Benefits Counselor - June 2020

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Retirement Plan Developments

DOL Releases Final Regulations for Electronic Delivery of Retirement Plan Disclosures

On May 27, 2020, the U.S. Department of Labor (DOL) released final regulations addressing the electronic delivery of retirement plan disclosures. The final regulations are similar to the proposed regulations the DOL released in October 2019, but create an additional safe harbor method for electronic disclosure, called the "notice and access" safe harbor, which applies to documents the plan administrator is required to furnish. The safe harbor allows electronic disclosures to be provided to any covered individual who provides an email address, including employer-provided email addresses, or mobile telephone number to the plan administrator. The final regulations require plan administrators to send a notice of internet availability to covered individuals whenever a disclosure is made available on a website. The final regulations take effect on July 27, 2020. For more information, please see Reinhart's alert on the subject.

IRS Provides Temporary Relief for Witnessing Spousal Consents

On June 3, 2020, the Internal Revenue Service (IRS) issued Notice 2020-42, which provides temporary relief from the requirement that a notary public or plan representative be physically present to witness spousal consent to certain participant elections if certain conditions are satisfied. The relief is effective from January 1, 2020 through December 31, 2020.

The relief permits online notarization, provided the notarization process is executed via live audio-video technology that otherwise satisfies the requirements for participant elections and complies with state law requirements applicable to the notary.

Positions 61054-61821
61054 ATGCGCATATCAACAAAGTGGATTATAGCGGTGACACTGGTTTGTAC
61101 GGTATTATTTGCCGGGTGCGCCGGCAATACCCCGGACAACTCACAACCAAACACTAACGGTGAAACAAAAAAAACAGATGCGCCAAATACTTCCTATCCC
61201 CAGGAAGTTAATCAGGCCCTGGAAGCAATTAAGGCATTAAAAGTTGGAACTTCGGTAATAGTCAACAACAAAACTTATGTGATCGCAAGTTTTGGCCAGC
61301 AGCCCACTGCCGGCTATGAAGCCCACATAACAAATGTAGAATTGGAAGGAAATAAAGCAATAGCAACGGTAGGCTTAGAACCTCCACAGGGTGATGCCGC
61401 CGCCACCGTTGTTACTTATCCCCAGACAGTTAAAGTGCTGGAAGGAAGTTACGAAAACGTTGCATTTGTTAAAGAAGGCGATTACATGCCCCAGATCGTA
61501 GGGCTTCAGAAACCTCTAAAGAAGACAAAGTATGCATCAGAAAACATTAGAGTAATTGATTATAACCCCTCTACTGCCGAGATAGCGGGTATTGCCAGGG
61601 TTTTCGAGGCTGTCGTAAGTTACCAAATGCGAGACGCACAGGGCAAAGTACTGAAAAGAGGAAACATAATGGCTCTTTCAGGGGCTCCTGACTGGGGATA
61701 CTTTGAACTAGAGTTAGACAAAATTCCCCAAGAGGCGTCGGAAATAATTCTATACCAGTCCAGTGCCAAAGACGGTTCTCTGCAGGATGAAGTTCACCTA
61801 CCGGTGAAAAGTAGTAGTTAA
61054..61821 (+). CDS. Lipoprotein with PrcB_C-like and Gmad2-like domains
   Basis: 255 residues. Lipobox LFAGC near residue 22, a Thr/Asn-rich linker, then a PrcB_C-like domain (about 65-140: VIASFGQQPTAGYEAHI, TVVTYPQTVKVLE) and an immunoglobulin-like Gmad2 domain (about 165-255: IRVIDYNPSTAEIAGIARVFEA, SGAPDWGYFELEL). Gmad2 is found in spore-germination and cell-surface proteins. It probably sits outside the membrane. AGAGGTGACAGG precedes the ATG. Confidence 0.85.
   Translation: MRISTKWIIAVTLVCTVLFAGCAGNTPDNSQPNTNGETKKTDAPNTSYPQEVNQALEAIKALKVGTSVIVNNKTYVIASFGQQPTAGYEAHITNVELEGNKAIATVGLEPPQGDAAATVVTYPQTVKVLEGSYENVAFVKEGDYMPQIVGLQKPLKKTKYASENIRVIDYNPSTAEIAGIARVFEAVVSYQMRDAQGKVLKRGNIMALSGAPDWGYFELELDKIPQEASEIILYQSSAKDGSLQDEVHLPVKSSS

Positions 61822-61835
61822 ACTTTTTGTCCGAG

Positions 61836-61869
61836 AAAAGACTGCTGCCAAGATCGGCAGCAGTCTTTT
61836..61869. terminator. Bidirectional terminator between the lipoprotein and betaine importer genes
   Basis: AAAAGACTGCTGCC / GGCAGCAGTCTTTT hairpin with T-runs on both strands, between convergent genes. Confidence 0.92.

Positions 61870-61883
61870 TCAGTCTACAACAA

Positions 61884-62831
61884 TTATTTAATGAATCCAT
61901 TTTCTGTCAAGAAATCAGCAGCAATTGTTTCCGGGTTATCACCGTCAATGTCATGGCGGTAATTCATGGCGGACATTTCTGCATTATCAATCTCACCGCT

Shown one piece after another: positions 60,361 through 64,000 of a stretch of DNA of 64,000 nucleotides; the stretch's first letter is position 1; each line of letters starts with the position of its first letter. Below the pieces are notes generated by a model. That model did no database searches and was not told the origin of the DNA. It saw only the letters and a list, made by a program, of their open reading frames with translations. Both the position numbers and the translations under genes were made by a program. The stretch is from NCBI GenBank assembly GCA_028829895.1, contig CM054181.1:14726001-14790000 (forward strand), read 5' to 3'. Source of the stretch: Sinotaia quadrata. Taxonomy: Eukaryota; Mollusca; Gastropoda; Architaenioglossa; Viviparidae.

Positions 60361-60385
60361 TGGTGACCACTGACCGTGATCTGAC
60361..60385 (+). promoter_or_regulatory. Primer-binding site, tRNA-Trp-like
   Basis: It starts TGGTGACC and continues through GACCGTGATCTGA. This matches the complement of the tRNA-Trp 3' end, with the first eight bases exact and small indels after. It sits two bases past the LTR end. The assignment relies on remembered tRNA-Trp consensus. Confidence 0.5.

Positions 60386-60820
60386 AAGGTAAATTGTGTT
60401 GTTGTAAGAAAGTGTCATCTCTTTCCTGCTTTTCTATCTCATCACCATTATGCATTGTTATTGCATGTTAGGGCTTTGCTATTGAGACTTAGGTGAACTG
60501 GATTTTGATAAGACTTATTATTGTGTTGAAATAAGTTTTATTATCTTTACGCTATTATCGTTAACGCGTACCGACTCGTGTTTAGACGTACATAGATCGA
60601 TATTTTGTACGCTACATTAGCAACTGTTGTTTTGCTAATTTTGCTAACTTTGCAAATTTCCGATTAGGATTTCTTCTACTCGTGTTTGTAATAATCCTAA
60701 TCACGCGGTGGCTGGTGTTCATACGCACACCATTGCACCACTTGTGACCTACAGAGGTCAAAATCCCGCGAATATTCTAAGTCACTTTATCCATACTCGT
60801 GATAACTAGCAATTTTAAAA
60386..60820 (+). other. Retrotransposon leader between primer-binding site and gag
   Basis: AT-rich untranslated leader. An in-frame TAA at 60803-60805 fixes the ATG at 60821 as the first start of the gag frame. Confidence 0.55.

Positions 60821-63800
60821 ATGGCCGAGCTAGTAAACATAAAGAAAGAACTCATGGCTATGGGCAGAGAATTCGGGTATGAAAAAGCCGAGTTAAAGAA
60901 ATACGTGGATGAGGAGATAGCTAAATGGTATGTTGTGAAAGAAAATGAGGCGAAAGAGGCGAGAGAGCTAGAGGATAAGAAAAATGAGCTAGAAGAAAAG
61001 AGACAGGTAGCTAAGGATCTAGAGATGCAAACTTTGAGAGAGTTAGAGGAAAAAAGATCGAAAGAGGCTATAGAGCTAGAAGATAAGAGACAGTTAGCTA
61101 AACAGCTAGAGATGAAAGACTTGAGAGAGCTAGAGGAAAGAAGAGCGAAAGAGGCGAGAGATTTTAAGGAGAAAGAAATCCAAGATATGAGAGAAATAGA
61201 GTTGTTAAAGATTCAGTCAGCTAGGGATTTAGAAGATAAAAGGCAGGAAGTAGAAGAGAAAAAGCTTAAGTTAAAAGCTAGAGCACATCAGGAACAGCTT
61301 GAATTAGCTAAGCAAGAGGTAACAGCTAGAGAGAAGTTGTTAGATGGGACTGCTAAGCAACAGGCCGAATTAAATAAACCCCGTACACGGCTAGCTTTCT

The relief also permits elections witnessed by a plan representative to be made remotely if four requirements are satisfied:

  • The individual signing the participant election must present a valid photo ID to the plan representative during the live audio-video call.
  • The audio-video call must allow for direct interaction between the plan representative and the signing individual. The relief explicitly prohibits prerecorded video of the signature.
  • The signing individual must send, by fax or electronic means, a legible copy of the signed document directly to the plan representative on the same date it was signed.
  • After receiving the signed document, the plan representative must acknowledge the signature has been witnessed and transmit the signed document back to the individual.

Supreme Court Rules Retirees who Have Received All Promised Payments Lack Standing to Sue Pension Fiduciaries

On June 1, 2020, the Supreme Court of the United States issued a 5‑4 decision in Thole v. U.S. Bank. Justice Kavanaugh authored the majority opinion, ruling that the putative class action must be dismissed for lack of standing. Justice Sotomayor authored a dissent. Although the district court and U.S. Court of Appeals for the Eighth Circuit previously ruled the case should be dismissed, the Supreme Court's opinion adopted new reasoning for the dismissal, stating that defined benefit plan participants whose benefits have not been reduced or limited do not have standing to bring a suit for breach of fiduciary duty.


Two retired employees of U.S. Bank, James Thole and Sherry Smith (Plaintiffs) filed the putative class action in 2013. The Plaintiffs alleged that U.S. Bank and certain fiduciaries mismanaged the U.S. Bank Pension Plan (Plan) between September 30, 2007 and December 31, 2010. The complaint alleged that U.S. Bank breached its fiduciary duties under the Employee Retirement Income Security Act (ERISA) by failing to diversify Plan assets and by adopting an investment strategy that directly benefitted U.S. Bank. The Plaintiffs sought to recover Plan losses and the disgorgement of profits, along with equitable and injunctive relief.

Supreme Court Decision

Writing for the five-justice majority, Justice Kavanaugh ruled the Plaintiffs lacked Article III standing to bring the suit because "win or lose, they would still receive the exact same monthly benefits they are already entitled to receive." The majority rejected the Plaintiff's argument that ERISA participants have an equitable or property interest in their plan, analogous to the interests of beneficiaries of a private trust. Justice Kavanaugh noted that although such an analogy may be appropriate for a defined contribution plan, a defined benefit plan's relationship to participants was more akin to a contract, because an individual's entitlement to benefits would not change. The Supreme Court also rejected Plaintiffs' arguments that they had standing because ERISA section 502 provides participants a general cause of action to sue for restoration of plan losses and other equitable relief. A statutory right to sue, the opinion stated, cannot satisfy the injury in fact requirement necessary for Article III standing.